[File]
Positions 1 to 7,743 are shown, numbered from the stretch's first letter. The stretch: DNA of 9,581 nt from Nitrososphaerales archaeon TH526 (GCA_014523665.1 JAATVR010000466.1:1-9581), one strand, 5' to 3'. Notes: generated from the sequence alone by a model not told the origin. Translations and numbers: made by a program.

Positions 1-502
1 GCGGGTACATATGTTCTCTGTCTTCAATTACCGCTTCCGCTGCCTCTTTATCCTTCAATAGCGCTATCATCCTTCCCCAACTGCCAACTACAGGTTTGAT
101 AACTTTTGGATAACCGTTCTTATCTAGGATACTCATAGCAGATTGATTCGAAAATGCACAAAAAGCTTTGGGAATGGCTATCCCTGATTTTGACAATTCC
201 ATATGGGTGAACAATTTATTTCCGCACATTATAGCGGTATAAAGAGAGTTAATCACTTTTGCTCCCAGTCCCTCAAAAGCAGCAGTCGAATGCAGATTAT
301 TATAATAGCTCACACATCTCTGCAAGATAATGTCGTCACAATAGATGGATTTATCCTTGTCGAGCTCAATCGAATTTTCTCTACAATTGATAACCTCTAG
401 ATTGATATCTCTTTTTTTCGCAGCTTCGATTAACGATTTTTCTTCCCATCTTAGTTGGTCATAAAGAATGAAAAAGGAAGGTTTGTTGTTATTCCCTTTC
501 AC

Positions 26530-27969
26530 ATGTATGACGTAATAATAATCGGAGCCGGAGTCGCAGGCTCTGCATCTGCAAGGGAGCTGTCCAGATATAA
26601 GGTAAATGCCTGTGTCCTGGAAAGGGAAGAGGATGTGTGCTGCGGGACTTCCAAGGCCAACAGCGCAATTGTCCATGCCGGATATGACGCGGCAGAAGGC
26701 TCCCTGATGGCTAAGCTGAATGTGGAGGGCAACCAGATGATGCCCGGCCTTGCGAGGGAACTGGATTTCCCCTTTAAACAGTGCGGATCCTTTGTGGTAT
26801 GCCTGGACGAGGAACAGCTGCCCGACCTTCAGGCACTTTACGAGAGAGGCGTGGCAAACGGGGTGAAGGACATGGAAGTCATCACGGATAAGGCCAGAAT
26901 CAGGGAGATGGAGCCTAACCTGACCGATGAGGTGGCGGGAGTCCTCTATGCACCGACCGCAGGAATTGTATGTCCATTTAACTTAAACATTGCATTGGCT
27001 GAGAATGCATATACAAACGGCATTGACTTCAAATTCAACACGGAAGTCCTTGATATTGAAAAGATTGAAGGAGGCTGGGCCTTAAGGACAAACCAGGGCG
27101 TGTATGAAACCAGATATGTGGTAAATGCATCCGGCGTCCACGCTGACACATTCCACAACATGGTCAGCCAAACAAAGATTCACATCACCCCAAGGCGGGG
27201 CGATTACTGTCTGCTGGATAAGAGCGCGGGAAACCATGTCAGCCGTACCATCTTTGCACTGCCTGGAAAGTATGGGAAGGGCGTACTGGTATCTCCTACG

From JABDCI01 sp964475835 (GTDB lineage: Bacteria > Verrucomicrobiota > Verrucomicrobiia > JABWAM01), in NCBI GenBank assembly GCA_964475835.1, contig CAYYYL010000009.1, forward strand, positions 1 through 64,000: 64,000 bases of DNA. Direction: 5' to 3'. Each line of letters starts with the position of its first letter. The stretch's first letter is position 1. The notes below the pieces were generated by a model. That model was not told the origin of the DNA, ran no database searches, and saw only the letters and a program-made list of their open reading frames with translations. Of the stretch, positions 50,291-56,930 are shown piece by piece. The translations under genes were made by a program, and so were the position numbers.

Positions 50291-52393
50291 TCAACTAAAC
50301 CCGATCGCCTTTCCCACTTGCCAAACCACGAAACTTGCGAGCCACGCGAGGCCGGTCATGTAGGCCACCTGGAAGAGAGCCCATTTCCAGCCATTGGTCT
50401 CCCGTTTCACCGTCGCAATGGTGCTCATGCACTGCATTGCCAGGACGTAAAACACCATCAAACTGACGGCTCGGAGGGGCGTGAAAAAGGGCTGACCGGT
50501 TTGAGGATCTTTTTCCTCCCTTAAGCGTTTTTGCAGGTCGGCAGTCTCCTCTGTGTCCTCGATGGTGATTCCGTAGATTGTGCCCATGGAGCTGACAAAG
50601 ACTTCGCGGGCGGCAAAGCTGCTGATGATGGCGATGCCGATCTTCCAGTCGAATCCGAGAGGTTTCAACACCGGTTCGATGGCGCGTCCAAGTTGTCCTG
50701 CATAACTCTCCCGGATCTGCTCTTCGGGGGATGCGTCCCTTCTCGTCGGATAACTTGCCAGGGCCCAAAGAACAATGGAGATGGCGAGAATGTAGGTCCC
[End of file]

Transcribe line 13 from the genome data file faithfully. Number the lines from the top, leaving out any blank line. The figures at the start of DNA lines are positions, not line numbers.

26801 GCCTGGACGAGGAACAGCTGCCCGACCTTCAGGCACTTTACGAGAGAGGCGTGGCAAACGGGGTGAAGGACATGGAAGTCATCACGGATAAGGCCAGAAT